February 16, 2017

Interpreting Research Bullshit

We poor oppressed advertising and marketing people are daily fed many flavors of bullshit.

One of the least understood is research bullshit. Research, because it sports the veneer of science, is generally not subjected to the same degree of scrutiny as, say, media bullshit or creative bullshit.

But, make no mistake, research bullshit is just as pervasive in our sorrowful world.

Here at the headquarters of Ad Contrarian Labs, we like to feature some nice research bullshit every now and then just to stay on our toes and keep our readers on the lookout.

Yesterday I was reading a piece in the Research Brief From The Center For Media Research. Now, I have no idea where the Center For Media Research is, but based on the logo at the top of the page, I have a feeling it's a laptop in the basement of the MediaPost office.

Anyway, the story in question was a little convoluted so I'm not going to recap the whole thing (if you want to read it you can find it here.) But I want to highlight a couple of "facts" found in the article. The study in question, done by a company called Kibo, reported that...
  • "94% of consumers do research online before visiting a store"
  • "92% of consumers reported interactive content influences them to make a purchase"
Now these are very impressive numbers. They give the impression that people hardly buy anything before researching it online, and are amazingly influenced by interactive content. But as is so often the case with sneaky online data, it means nothing of the sort.

The problem here is not that the numbers are wrong, it's that they are grossly, and perhaps intentionally, misleading.

Here's how this baloney works.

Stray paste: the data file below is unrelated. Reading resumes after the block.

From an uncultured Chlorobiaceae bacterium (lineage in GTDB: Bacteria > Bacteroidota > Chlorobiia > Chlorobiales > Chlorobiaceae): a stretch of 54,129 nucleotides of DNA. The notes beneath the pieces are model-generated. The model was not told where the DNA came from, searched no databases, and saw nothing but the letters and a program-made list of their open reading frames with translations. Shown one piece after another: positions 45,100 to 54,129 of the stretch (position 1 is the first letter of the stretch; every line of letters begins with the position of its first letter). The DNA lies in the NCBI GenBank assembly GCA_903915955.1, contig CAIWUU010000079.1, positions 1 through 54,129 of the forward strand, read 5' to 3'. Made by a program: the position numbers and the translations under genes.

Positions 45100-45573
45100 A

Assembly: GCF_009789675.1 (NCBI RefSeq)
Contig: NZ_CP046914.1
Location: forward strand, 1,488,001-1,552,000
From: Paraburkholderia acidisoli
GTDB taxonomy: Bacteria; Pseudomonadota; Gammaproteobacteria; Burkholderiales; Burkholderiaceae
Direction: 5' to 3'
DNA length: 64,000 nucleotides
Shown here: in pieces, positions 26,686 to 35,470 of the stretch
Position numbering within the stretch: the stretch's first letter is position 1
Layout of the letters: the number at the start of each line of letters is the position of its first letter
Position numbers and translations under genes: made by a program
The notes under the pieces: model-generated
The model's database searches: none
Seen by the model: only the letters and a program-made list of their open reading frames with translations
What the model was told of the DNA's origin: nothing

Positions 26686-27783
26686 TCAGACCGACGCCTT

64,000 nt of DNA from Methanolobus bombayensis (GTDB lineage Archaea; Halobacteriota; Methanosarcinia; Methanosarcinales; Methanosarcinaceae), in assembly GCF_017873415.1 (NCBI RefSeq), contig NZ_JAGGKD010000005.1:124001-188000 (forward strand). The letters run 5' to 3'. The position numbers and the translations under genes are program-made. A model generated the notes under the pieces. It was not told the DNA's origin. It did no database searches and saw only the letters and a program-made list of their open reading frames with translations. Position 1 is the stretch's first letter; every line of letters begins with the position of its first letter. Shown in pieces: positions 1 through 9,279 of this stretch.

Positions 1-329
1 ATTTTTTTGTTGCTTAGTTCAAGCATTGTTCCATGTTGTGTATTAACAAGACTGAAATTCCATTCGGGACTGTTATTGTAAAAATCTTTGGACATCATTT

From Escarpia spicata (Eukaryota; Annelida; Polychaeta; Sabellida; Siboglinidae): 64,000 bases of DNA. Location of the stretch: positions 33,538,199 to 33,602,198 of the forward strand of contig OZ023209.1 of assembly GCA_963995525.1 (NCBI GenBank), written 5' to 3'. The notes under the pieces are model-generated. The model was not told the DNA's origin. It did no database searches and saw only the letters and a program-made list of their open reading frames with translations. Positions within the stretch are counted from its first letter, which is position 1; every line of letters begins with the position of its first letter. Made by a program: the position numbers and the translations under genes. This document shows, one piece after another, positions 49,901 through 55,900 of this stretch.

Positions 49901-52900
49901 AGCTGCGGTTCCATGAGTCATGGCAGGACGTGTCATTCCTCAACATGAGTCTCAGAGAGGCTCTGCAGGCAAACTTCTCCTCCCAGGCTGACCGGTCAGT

It's hard to tell from the article what period of time this study encompasses, but it seems to be six months. Let's assume that.

So if you went online once in September to check the price of motor oil at Costco, you are one of the 94% of consumers who "do research online before visiting a store." You may have shopped for thousands of items in the months before and after and never gone online to do "research before visiting a store" but if you did it once, you are one of the 94%.

Similarly, if you happened to once come across a tweet that said you could save $1 on a pizza you ordered, then "interactive content" influenced you to make a purchase. You are among the 92%.

This is the same type of deceptive horseshit that a few years ago lead to the absurd "fact" that "60% of shoppers use QR codes." Yeah, right.

What's obvious here is that if the researchers wanted to do a serious analysis on the impact of "online research" on shopping, and the influence of "interactive content" on purchasing behavior, they would have reported on the frequency of each behavior, which is much more relevant, not the reach. But I doubt it would have made for very clickable "facts."

I mean, what kind of story would you have if the facts turned out be...
  • 6% of items are researched online before they are bought
  • 2% of purchases are influenced by interactive content

February 13, 2017

Adtech's Massive Failure

There are days here at the West Coast Regional Campus of The Ad Contrarian Worldwide Global Headquarters that we just sit around and scratch our heads.

We think about how online advertisers are being penetrated in every possible orifice and we wonder why in the world they don't do something about it?

See if you agree with our logic.

Adtech has proven to be an utter disaster. Unless you are Google, Facebook, or WPP, adtech is a monstrosity that is stealing your money, harming your business, threatening your security, and alienating your customers.
  • If you're an advertiser, adtech middlemen are scraping 60-70% of your media dollars (WFA and The Guardian)
  • P&G says that "precision targeting," the great value proposition of adtech is actually harmful to their marketing efforts.
  • Adtech helps fraudsters steal...who knows?... anywhere from 2% to 90% of your media budget.